Familiar to all of us as a culinary herb, thyme is an extremely useful herb to have around for your kitchen medicine cabinet. High in essential oils, it is strongly antibacterial, antifungal, antiseptic, and even antibacterial so it can help kill germs both in our bodies and also when used as an antibacterial cleaner.

Thyme helps to loosen mucus and soothes inflamed mucous membranes making it invaluable for sore throats and coughs. It can also be used as a gargle to help support gum health and to heal mouth sores. It even has a great reputation for curing fungal foot infections when used either as a footbath or tied onto the affected area when fresh.

As a culinary herb thyme would have helped dishes to have a longer shelf life as well as helping in the digestion of fatty foods. There is evidence of its use as a medicinal herb as far back as Ancient Sumeria where it is mentioned on cuneiform tablets dated to 2750. It was pulverised with pears, figs, and water to use as a poultice. Ancient Egyptians used it to help emblam the dead and the Romans threw it on their floors to deter snakes and other pests as well as planting it around their hives.

Culinary recipes abound but you are unlikely to get a medicinal dose by just adding thyme to your cooking – although it will have some benefits.

This is possibly the most useful herb I have growing to make tea when any of us get a sore throat or a cold. I just put a couple of sprigs (fresh or dried) into a mug of water and let it steep for a good 15 minutes. We then drink it and gargle with any leftover tea once it is cold. It can be used for children but care as the thymol constituent is strong and shouldn’t be given to them long term.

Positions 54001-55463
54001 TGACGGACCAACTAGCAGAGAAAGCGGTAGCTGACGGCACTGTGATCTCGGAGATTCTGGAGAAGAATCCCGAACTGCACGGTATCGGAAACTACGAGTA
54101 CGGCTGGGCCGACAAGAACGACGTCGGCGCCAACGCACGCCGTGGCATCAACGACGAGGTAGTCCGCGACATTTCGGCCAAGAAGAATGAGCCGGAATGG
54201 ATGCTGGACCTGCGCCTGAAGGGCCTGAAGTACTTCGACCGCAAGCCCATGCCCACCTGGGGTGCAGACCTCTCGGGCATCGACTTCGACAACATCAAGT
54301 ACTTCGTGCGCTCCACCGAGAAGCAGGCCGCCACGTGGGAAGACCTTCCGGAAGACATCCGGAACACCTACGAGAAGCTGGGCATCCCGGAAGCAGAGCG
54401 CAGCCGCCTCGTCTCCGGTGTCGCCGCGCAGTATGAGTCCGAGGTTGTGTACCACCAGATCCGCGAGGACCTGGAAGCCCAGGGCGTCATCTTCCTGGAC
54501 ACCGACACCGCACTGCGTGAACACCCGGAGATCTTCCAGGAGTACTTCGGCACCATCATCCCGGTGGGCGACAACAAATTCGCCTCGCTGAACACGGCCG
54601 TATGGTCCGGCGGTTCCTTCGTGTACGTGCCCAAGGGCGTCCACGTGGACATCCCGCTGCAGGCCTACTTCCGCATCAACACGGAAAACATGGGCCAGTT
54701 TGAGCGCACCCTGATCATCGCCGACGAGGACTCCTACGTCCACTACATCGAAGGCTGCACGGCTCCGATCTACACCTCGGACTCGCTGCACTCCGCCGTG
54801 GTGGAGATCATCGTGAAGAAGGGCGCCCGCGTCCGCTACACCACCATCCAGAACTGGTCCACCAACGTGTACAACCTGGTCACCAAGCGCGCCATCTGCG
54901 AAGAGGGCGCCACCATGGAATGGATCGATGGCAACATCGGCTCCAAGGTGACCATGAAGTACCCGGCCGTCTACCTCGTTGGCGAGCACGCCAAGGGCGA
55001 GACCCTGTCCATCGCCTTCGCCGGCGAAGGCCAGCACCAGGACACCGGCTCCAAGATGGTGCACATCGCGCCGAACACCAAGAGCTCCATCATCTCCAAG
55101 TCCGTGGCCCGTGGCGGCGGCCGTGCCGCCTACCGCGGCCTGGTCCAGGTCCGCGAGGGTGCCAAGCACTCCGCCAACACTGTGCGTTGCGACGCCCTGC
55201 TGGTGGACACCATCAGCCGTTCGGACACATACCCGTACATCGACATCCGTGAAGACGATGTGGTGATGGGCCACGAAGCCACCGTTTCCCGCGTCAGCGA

It’s also one of my favourite herb jellies to eat with meats like lamb or cold ham. Additionally, sharing a great recipe that helps with your sore throat, cough, or cold.

Thyme Medicinal honey

Fresh thyme sprigs

Jar of runny honey (organic if possible)

Simply infuse the fresh thyme in the honey for at least a week before straining it out. Take a teaspoonful if you have a sore throat, cough, or cold. You can also add it to herbal teas to help increase their medicinal value when you are fighting a cold.

To make a really potent medicinal honey, you can layer up onions, garlic, and thyme altogether and leave for a week. It has a very strong taste as you can imagine but is really useful for fending off colds! Be warned that the taste is likely to be too much for children.